We’ve been sacking managers for 20 years and progressed no further

Seventy eight hours and 15 minutes.

That’s all we were afforded to bask in Wolves’ impressive derby victory against Blues before Jonathan Kodjia netted the winner for Bristol City and brought Wanderers fans back down to earth.

It has been a deeply frustrating season where Wolves have only managed a maximum run of three games going undefeated.

So much was expected from this term, this should have been the year to take-on promotion but as this blog spoke about last time (Time for Wolves to reassess promotion goal) it would be wise to reassess the aspirations of this season as the circumstances we had in in May are much different.

The defeat against lowly Bristol City, stunk.

And what appears to be the Wanderers tradition when there’s a bad result someone has to be blamed.

With Steve Morgan putting the club up for sale and Jez Moxey unable to spend until January the finger of fury has now been pointed at Kenny Jackett.

The main criticism came on Tuesday night when the head coach hauled off top scorer Benik Afobe and the in-form Nathan Byrne and replaced them with loanees Adam Le Fondre and Grant Holt.

To make matters worse, with Wolves chasing the game, he threw on defender Matt Doherty which prompted chants of ‘you don’t know what you’re doing’ from the away section – it didn’t look like it for sure.

Of course the inevitable came and once the final whistle blew the keyboard warriors circled around Jackett criticising the head coach from every angle.

Many called for him to go – which I can’t take seriously.

But this does not mean I feel Jackett is immune from criticism – absolutely not.

And by no means do I think he did himself favours making the changes he did in a game we needed to win.

However to rip up and start again what the man has built up in two years is at best in poor taste and at worst down right ignorant.

Twitter and Facebook is saturated with these supporters, you know the type.

They offer opinion and ill thought out solutions and anyone who challenges them automatically qualifies as a ‘happy clapper’.

But for me the worst of the ones who become self-appointed figure heads of the legion of Wolves fans online. Some once worked alongside the club, happy to have their pictures with players and management only to turn on said players and management to fish for re-tweets and likes.

Again these people are happy to give opinion but what is their proper solution? Listening to them has to come with a warning.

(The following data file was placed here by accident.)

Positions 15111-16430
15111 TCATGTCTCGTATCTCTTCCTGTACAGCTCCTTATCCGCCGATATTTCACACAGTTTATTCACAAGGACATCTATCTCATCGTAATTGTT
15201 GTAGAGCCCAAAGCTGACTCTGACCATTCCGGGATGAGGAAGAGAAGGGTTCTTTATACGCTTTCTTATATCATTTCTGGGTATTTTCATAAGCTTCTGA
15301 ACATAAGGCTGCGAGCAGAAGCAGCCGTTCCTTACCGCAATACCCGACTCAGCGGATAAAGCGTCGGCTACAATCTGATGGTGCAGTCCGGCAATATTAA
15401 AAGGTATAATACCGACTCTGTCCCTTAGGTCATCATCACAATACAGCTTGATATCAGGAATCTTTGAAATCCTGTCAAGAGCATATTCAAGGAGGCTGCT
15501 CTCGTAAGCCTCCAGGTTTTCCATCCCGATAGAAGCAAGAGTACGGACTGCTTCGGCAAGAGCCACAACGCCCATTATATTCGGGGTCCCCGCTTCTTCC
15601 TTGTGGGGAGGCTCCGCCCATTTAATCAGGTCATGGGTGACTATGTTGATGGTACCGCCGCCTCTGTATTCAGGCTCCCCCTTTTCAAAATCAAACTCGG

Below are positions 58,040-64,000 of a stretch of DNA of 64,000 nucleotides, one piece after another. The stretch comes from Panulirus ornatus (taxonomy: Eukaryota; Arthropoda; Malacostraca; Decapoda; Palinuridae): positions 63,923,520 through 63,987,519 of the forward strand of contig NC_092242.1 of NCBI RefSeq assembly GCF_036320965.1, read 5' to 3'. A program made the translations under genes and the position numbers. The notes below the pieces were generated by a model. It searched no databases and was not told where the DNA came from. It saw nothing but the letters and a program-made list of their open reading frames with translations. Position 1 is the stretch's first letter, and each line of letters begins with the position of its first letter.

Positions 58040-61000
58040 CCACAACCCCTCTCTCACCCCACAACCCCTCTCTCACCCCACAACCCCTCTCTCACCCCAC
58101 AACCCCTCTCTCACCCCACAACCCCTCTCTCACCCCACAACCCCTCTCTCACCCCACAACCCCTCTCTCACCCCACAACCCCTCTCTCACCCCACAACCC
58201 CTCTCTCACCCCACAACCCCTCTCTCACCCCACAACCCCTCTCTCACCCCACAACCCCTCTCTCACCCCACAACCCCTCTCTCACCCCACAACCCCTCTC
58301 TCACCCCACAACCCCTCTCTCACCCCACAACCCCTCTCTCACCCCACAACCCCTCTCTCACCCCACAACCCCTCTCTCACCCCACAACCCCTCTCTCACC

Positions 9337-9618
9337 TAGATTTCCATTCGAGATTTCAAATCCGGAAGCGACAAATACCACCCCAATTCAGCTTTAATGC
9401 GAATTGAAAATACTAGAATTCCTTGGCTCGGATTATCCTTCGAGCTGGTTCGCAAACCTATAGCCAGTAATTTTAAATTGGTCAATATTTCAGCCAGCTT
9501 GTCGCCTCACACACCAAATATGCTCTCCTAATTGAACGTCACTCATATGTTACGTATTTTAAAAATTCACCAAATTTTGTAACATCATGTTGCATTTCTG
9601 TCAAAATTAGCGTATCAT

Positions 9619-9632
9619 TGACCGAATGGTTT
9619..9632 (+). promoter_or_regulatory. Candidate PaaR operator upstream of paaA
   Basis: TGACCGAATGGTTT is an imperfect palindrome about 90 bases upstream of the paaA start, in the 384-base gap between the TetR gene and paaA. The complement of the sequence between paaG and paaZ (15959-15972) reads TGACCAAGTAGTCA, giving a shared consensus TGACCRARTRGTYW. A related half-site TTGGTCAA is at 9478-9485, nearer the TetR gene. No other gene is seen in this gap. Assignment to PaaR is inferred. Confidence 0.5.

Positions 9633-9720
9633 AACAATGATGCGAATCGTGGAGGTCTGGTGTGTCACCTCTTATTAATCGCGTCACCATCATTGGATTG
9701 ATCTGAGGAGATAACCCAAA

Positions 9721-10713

Sacking Jackett is not a solution to fix Wolves’ season.

Let’s look at the facts.

It would be the same squad, with the same injuries and the same transfer budget whether it was Kenny or Jose Mourinho leading the teams for the rest of the season.

Nowadays when things go wrong there’s an insistence to wipe the slate clean and start building again.

These people have the notion that real life football is some computer game you can delete and start afresh as there is an ever increasing demand for a change in management.

Ever since I began watching Wolves in November 1993 there has been a culture at the club to oust the manager when times get tough.

For more than 20 years the method has been ‘we’ll back the manager – just as long as we’re winning every week’.

This formula simply does not work.

Wolves are in the same division as we were under Graham Turner, Graham Taylor, Mark McGhee, Colin Lee, Dean Saunders and Stale Solbakken.

We’re in the same division where both Dave Jones and Mick McCarthy led us from and ultimately led us back down to.

Only McCarthy was given a significant amount of time and what he did was at least stabilise us in the Premier League before poor results and fan pressure led to his dismissal.

Alex Ferguson in his book ‘Leading’ said there is no proof that consistently sacking your manager achieves any success – and I have to agree.

Take Aston Villa, Newcastle United, Sunderland, Leeds United and Nottingham Forest as perfect examples.

We’ve been sacking managers for more than 20 years, giving each just over two years before they no-longer meet our requirements and it has got us nowhere.

The managers have changed, the players have changed and the board members have changed.

The only thing consistent is the fans and with it comes an unhealthy intolerance to bad form.

As Albert Einsten said ‘the definition of insanity is do the same thing over and over again, but expect different results’.

Wolves would be just as insane to dismiss Jackett with so much to play for.


One thought on “We’ve been sacking managers for 20 years and progressed no further

  1. It’s never been the managers fault, if you want to know where the problem is at Wolves look no further than the CEO. To prove this point the previous comments have outlined the lack of achievement over the last twenty years but just take a look at Stoke City’s achievements since Wolves CEO left there. To me the answer is simple get rid of MOXEY.


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